According to a 2019 study from the Angus Reid Institute, conducted with Cardus, many Canadians struggle with feelings of loneliness and social isolation. Nearly half of surveyed Canadians reported that they feel either “very lonely” (21per cent) or “somewhat lonely” (27 per cent), and six-in-ten Canadians (62 per cent) reported they would like their friends and family to spend more time with them. Further, the results indicated that feelings of loneliness are amplified for certain groups that already experience greater vulnerability and discrimination in society, including seniors, Indigenous populations, visible minorities, the LGBTQ+ community, and those with physical disabilities.
It would be a disservice to discuss the high prominence of loneliness existing now in our society without reflecting on the change in the make-up of Canadian households, and a declining appreciation of our traditional institutions. In 2016, Statistics Canada reported that for the first time ever, one-person households became the most common type of household in Canada, surpassing couples with children. It’s not so surprising when we consider recent social trends that reduced emphasis on the institution of family in favour of individualism. The change is similarly reflected when looking at statistics on declining family size and marriage rates, as well as diminishing attendance at religious institutions where social gatherings served as an integral part of their community offerings.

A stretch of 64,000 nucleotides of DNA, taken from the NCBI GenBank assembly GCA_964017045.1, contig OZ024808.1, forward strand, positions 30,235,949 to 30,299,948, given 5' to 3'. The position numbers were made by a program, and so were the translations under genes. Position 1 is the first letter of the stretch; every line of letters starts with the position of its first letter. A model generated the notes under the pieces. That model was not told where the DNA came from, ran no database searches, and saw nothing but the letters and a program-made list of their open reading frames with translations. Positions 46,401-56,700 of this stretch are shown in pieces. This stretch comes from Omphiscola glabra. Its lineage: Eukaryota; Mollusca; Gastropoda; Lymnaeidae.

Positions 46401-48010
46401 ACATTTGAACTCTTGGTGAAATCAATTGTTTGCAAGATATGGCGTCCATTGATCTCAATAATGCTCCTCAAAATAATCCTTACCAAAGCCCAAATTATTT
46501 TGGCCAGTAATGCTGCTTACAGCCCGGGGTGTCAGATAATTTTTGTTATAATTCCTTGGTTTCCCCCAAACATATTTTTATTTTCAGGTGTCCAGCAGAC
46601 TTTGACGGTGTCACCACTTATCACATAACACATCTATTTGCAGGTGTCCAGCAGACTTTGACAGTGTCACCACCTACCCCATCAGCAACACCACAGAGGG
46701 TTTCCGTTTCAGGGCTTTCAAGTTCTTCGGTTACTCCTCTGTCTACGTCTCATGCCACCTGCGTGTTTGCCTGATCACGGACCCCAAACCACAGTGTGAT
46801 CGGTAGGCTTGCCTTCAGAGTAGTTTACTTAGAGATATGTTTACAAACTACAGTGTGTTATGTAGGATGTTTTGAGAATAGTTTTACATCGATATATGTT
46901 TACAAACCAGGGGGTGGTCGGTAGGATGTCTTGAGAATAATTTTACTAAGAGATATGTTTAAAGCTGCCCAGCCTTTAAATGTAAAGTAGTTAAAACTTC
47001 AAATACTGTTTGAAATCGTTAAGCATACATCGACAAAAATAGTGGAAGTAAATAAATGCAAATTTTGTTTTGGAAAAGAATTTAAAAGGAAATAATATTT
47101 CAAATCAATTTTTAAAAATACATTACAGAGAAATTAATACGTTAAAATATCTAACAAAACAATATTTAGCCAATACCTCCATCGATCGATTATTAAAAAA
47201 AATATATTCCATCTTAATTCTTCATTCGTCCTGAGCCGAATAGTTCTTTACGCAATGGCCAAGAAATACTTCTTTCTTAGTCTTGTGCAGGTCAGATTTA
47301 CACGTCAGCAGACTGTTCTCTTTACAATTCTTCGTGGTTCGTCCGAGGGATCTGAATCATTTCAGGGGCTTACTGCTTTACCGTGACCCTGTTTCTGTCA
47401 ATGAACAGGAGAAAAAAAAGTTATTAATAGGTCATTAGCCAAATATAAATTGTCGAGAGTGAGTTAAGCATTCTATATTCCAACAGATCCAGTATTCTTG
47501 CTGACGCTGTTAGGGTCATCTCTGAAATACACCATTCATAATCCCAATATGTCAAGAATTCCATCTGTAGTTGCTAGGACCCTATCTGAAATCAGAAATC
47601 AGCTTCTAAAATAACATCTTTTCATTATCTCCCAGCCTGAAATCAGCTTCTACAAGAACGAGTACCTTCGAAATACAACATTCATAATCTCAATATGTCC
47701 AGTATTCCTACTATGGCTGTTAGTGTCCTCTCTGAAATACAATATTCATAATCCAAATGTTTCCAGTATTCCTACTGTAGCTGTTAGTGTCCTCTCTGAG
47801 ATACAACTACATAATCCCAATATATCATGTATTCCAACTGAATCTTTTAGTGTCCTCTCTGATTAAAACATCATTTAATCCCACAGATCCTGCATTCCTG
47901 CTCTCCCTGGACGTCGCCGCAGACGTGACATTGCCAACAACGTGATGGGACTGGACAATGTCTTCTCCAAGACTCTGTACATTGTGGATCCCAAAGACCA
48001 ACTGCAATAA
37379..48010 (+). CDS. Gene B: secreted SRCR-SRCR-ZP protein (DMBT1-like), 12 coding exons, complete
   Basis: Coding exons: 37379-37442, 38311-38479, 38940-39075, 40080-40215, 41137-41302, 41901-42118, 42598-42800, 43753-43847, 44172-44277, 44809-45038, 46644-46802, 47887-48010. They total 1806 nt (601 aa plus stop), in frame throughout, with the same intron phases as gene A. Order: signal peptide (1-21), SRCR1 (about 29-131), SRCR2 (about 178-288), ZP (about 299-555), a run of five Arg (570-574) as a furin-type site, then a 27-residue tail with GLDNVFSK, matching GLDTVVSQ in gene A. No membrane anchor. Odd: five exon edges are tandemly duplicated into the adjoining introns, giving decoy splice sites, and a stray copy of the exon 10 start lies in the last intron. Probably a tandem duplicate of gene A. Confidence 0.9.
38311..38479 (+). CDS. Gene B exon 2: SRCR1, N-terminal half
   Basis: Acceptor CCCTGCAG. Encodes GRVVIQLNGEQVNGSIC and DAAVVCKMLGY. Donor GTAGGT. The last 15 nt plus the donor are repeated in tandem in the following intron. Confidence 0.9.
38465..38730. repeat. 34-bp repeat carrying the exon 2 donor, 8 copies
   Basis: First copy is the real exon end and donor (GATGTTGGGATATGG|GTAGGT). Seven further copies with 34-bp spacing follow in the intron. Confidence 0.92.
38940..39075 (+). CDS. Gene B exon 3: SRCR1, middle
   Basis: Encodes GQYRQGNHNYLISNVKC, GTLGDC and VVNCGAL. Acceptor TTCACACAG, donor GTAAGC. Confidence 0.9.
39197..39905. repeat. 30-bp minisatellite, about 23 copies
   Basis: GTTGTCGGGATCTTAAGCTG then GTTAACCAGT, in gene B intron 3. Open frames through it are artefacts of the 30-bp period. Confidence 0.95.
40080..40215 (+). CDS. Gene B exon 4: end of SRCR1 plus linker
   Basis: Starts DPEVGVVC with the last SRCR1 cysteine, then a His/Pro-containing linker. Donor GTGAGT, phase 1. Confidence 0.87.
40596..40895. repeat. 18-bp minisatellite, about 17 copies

Loneliness, especially when continuous, can have severe negative effects on an individual’s physical and mental health. One survey of 13,812 older adults in the United States found that those who dealt with issues of chronic loneliness reported less exercise, more tobacco use, more physician contact and nursing home stays, and were more prone to depression compared to the non-lonely sample group. Other studies have confirmed these results, as well as demonstrating that prolonged periods of loneliness and social isolation can put individuals at risk of physical health conditions including coronary heart disease and stroke. Further, recent research has shown that these health risks are prevalent across individuals of all age groups, and not just limited to older populations.
These well-documented health risks associated with loneliness are why Canadian policy makers ought to address this issue in a more meaningful way, and catch up to other jurisdictions such as the United Kingdom that have begun addressing this problem.